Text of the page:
Four credit card victims were ordered to sign waivers allowing their creditors to release their private financial records to the public before they could testify before the House Financial Services Committee. The consumers had flown in from across the country to share their stories at a hearing on the Credit Card Bill of Rights, but credit card companies insisted—and Republicans and Democrats agreed—that it would only be fair to release documents like credit scores and a list of recent purchases in order to rebut the consumer’s claims. “Fair is fair,” Congressman Spencer Bauchus (R-AL) barked, as he defended the absurd request. Ultimately, the consumers didn’t testify, but one invitee, Steven Autrey, released his prepared statement, which slams creditors for their abusive and predatory business practices.
Credit Card Victims Muzzled, Ordered To Release Financial Histories Before Sharing Their Experiences
Liveblogging The Senate Permanent Subcommittee On Investigations Hearing On Arbitrary Credit Card Rate Increases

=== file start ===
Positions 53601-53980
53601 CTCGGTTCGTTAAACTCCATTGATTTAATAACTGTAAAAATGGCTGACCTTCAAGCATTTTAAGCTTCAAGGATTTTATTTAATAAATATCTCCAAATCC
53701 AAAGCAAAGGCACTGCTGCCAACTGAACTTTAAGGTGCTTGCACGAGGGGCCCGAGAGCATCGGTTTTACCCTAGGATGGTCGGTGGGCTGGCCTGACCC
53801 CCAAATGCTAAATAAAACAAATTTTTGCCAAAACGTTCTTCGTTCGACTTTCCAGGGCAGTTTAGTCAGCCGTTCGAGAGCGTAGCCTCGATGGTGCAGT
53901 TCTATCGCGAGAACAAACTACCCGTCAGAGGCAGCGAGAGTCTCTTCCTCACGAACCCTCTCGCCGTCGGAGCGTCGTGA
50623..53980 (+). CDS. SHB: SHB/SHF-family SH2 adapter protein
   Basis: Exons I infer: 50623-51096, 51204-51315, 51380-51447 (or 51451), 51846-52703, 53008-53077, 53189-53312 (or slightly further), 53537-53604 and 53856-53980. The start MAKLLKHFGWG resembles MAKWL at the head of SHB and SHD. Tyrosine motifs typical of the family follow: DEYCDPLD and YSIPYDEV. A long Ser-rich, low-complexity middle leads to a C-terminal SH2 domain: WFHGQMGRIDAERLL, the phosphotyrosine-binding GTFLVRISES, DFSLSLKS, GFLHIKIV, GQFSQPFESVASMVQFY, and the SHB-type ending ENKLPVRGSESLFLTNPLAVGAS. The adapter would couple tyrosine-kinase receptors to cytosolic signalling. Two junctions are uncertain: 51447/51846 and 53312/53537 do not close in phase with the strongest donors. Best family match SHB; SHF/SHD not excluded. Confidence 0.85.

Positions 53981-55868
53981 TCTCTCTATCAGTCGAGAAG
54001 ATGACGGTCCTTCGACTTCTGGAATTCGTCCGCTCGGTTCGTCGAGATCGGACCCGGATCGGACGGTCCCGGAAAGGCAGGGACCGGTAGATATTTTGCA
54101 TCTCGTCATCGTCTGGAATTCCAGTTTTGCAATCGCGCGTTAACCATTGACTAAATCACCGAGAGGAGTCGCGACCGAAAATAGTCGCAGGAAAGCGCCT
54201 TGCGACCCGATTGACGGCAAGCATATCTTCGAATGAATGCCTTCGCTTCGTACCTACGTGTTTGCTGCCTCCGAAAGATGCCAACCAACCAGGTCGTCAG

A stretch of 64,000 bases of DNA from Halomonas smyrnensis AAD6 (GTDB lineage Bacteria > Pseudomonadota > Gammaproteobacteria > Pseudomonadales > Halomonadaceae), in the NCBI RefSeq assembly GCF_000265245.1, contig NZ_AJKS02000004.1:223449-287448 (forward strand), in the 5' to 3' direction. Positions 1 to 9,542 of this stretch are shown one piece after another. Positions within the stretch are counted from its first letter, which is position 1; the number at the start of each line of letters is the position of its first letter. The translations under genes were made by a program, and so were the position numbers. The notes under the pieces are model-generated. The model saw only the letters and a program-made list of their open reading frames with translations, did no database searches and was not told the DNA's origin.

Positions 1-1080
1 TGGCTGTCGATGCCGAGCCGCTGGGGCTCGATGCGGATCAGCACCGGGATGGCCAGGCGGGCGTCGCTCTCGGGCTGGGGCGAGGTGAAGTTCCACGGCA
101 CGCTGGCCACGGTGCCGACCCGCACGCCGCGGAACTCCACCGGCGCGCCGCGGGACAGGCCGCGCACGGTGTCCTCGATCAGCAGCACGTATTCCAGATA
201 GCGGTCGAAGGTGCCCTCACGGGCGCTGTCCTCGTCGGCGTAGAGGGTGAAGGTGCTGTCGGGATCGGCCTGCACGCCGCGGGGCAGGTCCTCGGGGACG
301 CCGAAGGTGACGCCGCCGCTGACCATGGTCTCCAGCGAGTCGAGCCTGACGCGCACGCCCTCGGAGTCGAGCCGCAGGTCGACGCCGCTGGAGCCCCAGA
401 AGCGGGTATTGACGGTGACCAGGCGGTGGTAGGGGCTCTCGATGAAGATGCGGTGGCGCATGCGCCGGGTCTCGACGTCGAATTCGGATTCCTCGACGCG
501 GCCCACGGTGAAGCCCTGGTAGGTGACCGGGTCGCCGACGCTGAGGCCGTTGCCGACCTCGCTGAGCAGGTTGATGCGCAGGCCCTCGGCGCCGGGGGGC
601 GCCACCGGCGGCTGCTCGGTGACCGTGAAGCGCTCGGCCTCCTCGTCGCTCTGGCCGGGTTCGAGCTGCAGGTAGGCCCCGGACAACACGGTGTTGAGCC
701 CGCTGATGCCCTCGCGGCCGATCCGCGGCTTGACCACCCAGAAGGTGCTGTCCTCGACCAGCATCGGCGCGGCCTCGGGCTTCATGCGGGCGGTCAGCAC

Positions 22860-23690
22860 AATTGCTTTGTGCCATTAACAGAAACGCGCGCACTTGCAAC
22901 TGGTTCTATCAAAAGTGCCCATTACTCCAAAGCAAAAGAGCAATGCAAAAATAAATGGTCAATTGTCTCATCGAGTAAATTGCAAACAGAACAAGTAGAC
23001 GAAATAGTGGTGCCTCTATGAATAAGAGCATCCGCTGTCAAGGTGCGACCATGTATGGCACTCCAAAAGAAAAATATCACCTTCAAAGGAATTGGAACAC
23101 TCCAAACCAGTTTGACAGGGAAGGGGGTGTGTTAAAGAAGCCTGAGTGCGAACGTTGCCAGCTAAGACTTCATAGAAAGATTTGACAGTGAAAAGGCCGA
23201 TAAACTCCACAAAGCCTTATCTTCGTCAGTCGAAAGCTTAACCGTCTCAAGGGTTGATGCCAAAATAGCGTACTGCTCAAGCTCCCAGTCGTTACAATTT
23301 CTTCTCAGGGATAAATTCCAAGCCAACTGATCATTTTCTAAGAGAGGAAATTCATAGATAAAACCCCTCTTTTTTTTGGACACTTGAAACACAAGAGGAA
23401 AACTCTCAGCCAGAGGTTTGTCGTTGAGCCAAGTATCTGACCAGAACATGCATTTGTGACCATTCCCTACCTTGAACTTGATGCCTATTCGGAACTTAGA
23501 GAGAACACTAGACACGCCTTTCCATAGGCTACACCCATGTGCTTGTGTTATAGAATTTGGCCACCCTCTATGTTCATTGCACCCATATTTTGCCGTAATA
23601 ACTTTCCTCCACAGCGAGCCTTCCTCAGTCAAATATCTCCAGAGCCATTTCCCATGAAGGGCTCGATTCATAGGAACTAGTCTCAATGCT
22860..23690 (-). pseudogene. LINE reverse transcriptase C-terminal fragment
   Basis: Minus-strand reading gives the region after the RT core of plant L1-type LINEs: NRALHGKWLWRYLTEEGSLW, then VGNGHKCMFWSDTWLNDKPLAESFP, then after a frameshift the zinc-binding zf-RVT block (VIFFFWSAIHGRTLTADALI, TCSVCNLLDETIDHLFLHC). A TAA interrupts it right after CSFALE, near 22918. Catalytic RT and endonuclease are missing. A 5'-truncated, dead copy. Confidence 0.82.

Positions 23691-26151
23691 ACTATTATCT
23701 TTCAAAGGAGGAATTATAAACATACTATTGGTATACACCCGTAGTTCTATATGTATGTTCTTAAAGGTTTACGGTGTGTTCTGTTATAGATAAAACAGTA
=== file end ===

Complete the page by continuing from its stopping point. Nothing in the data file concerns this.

Today at 9:30 a.m., Senator Carl Levin (D-MI) will continue his investigation into the unfair and deceptive practices of the credit card industry. Today’s topic: arbitrary rate increases for cardholders in good standing. The hearing picks up where Senator Levin left off in March, when he questioned the use of excessive fees, interest charges, and the abuse of grace periods.
Your savings can earn upwards of 4 more percentage points of interest, if you put it one of these high-yield online savings accounts. Here’s seven to check out.
Great job, Crapitol One! You just lost a(nother) customer! — BEN POPKEN
What’s in your wallet? I said, what’s in your wallet? Oh, forget it. From a reader:
Courtesy of Bart, comes some excellent advice when trying to reach a human to resolve your problem: just threaten to cancel. They’ll be happy to resolve your complaints then!
G. would like to sell his car but can’t, as the Illinois DMV has lost his title among piles of paperwork and has no interest in finding it.